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Adoption of destination marketing systems by tourism operators

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					Adoption of Destination Marketing
Systems by Tourism Operators in
  Australia: Expert Perceptions
                     Paper by: Glen Hornby
                    g.hornby@griffith.edu.au
                       Griffith University

                   Presented by: Dean Carson
                      dcarson@scu.edu.au
                   Southern Cross University

    Supported by the Cooperative Research Centre for Sustainable Tourism
                    Agenda
•   In a nutshell…
•   Australian context
•   What we know about DMSs
•   Adoption of DMS
•   Marketing channel relationships
•   Convergent interviewing methodology
•   Emerging themes
•   Summary

                   ENTER 2004 Research Track   Slide Number 2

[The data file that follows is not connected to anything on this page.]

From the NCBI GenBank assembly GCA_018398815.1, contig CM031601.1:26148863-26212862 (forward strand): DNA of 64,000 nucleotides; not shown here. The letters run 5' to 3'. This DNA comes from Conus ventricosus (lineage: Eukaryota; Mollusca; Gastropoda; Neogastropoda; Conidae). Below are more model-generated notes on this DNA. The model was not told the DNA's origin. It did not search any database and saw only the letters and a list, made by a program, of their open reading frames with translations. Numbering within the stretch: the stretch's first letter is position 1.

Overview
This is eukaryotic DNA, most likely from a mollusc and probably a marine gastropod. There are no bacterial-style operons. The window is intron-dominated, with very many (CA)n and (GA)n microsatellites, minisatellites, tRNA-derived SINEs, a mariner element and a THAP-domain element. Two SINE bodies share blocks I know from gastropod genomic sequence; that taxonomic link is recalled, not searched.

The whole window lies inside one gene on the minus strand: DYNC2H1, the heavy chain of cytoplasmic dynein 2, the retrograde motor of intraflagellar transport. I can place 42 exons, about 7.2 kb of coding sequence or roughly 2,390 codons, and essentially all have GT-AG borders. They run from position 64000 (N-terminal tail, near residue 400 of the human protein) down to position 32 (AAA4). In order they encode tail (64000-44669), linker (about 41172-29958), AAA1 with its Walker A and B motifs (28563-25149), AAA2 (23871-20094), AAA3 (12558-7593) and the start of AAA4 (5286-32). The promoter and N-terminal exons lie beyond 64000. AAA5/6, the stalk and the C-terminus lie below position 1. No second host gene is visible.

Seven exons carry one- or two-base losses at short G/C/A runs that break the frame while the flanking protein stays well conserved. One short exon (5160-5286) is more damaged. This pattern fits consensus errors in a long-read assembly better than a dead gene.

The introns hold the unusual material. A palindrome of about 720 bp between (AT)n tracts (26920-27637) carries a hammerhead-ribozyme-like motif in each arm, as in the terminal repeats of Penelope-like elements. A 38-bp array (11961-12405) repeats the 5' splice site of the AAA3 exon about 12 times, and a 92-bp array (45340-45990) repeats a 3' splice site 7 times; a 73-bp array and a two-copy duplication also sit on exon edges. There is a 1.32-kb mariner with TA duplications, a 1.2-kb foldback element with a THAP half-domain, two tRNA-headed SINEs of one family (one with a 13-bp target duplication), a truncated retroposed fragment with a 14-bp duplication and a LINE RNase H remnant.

In a nutshell…
• Examines the factors that influence adoption of destination
  marketing systems (DMSs) by tourism operators

• DMS function as (info)intermediaries, so what is the role
  of marketing channel relationships in operators adoption?

   – Is it just technology barriers, or do marketing channel
     relationships also influence?

   – What are the roles of Dependency, Agency Theory,
     Trust?

                      ENTER 2004 Research Track       Slide Number 3
          The Australian context
• Small tourism operators have had a low uptake
  rate of online technologies (CRC for Sustainable
  Tourism, 1999)


• Slow uptake of electronic intermediaries (Daniele,
  Mistilis, & Ward, 2000)


• High level of government involvement in
  destination promotion (CRC for Sustainable Tourism,
  1999)
                     ENTER 2004 Research Track   Slide Number 4
      What we know about DMSs
• Approaches to development (Klein & Tschanz, 1996;
  Martini, Jacucci, Cattani, & Claza, 2000; Pollock, 1998;
  Schucan, 1998; Laubenheimer, Carlsson, & Makinen,
  1999)


• Assessment framework (Buhalis & Spada, 2000)

• Success criteria (Frew & O'Connor, 1999)


                      ENTER 2004 Research Track      Slide Number 5
           Adoption of DMS & ITs
• ‘Wilderness’, ‘wait-and-sees’, ‘early adoptors’ and
  ‘techno-whizzo’ (Morrison, 2002)

• Ignorance of the benefits from ITs, inadequate
  management and training, deficient education and training,